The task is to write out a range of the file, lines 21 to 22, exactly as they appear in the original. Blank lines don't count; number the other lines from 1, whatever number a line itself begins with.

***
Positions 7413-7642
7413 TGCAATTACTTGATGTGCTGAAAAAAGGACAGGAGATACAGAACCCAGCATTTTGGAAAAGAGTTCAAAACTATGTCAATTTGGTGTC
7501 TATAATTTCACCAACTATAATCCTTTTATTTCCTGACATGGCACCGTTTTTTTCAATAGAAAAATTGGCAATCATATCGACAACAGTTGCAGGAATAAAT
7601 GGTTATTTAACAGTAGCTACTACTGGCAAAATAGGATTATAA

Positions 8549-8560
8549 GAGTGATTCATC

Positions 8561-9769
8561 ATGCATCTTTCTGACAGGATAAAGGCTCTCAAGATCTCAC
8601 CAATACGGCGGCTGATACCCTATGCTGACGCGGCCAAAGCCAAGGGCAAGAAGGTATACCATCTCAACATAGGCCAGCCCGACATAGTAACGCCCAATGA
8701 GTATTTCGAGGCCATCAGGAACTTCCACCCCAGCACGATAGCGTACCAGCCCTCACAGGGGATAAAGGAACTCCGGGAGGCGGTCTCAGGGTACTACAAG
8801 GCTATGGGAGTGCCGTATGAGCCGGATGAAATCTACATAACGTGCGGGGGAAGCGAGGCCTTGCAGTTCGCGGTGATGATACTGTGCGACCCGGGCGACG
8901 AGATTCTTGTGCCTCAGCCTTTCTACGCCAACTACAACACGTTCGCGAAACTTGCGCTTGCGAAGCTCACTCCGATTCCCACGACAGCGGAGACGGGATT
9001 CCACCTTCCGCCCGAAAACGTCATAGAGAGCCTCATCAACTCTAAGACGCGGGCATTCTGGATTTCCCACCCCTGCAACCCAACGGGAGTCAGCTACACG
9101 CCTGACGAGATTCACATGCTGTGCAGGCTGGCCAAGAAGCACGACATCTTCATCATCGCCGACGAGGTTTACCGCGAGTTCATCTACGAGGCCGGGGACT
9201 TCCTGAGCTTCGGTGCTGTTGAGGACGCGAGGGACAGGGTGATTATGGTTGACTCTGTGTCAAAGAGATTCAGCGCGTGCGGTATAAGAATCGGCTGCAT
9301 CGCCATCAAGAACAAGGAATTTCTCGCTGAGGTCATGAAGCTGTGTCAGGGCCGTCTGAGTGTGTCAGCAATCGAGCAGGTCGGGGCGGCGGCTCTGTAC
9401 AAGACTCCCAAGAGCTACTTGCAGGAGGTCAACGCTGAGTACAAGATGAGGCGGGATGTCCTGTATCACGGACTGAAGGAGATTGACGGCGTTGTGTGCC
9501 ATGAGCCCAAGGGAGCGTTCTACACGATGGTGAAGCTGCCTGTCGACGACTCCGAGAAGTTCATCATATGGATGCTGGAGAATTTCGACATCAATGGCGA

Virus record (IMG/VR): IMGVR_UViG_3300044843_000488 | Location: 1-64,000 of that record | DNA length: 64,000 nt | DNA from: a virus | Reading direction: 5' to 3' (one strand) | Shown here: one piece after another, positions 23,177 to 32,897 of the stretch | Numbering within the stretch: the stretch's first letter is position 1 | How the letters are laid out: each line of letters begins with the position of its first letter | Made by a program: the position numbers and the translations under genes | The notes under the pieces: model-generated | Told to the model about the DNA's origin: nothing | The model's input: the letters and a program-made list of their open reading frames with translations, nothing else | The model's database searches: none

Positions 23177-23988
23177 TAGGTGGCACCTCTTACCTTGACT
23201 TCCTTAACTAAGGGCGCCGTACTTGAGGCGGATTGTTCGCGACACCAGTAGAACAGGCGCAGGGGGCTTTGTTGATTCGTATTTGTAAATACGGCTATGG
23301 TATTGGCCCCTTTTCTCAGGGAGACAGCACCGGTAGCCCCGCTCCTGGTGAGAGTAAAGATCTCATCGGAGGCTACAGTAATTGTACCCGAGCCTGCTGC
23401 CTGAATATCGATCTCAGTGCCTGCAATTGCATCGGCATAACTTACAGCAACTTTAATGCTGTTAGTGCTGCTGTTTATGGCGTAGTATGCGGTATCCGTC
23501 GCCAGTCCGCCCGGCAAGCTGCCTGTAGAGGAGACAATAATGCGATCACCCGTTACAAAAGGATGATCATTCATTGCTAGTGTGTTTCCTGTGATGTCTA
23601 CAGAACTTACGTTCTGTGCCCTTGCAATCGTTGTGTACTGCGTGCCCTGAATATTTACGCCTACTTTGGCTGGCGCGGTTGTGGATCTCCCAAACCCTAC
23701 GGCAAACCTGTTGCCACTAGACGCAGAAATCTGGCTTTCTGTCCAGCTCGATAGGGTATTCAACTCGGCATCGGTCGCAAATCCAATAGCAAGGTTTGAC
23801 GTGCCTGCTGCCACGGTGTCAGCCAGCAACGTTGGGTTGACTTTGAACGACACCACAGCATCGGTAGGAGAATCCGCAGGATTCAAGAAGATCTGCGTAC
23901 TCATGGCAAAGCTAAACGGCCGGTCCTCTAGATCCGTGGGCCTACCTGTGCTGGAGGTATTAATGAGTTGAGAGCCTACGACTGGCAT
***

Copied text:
23177 TAGGTGGCACCTCTTACCTTGACT
23201 TCCTTAACTAAGGGCGCCGTACTTGAGGCGGATTGTTCGCGACACCAGTAGAACAGGCGCAGGGGGCTTTGTTGATTCGTATTTGTAAATACGGCTATGG